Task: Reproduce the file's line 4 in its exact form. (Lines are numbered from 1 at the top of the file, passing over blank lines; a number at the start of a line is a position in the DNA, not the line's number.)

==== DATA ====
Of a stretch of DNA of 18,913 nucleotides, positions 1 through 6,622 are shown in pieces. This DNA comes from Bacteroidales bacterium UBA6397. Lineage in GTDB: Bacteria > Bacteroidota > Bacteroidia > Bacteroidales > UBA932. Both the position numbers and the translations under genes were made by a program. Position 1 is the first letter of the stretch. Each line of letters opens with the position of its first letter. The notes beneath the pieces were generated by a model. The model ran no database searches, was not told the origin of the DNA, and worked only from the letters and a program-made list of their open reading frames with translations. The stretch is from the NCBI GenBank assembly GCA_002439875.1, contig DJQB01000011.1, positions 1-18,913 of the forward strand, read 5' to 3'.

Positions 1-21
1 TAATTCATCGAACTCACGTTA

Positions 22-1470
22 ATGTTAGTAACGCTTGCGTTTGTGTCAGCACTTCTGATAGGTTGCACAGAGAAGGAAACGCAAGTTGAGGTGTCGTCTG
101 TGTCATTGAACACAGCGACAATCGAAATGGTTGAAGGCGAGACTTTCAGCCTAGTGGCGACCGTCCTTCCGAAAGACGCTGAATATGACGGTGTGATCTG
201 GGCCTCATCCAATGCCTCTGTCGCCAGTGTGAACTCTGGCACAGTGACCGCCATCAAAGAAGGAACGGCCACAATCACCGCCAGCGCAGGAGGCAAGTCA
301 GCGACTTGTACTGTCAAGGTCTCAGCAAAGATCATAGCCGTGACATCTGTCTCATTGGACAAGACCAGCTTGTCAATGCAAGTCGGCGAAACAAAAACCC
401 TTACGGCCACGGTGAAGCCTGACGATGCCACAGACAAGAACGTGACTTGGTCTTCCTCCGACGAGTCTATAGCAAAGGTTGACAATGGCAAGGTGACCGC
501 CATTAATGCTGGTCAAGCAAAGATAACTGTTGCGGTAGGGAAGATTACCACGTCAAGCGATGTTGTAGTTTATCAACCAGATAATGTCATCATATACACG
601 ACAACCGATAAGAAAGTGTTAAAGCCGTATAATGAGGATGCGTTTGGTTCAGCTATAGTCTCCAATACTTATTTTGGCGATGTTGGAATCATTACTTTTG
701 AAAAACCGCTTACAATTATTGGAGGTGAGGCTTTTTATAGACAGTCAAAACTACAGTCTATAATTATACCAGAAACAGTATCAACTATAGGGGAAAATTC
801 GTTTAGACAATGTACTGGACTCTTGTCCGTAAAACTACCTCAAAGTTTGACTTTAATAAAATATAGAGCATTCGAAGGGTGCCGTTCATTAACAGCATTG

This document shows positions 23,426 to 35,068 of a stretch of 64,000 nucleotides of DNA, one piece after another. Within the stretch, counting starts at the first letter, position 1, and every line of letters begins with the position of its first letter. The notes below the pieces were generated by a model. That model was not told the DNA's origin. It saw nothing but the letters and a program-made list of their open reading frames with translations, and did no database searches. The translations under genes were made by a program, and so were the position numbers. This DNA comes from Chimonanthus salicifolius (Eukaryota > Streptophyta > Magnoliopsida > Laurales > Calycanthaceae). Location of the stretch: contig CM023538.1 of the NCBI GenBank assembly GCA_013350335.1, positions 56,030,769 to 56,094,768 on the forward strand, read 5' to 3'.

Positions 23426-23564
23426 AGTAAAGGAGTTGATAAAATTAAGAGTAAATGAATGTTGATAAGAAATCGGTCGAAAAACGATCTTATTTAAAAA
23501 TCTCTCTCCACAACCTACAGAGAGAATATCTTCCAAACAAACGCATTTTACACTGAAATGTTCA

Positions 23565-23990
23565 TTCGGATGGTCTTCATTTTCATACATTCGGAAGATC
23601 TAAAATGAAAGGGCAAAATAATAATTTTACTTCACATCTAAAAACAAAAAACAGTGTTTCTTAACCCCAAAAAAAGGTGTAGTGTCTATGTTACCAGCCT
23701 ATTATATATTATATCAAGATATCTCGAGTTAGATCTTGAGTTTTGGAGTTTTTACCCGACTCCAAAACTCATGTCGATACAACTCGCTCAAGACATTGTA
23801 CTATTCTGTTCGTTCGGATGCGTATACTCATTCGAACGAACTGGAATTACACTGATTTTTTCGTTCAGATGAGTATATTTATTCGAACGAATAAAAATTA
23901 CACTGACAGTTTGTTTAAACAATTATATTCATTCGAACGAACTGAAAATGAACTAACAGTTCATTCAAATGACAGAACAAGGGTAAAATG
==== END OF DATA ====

Positions 22-1470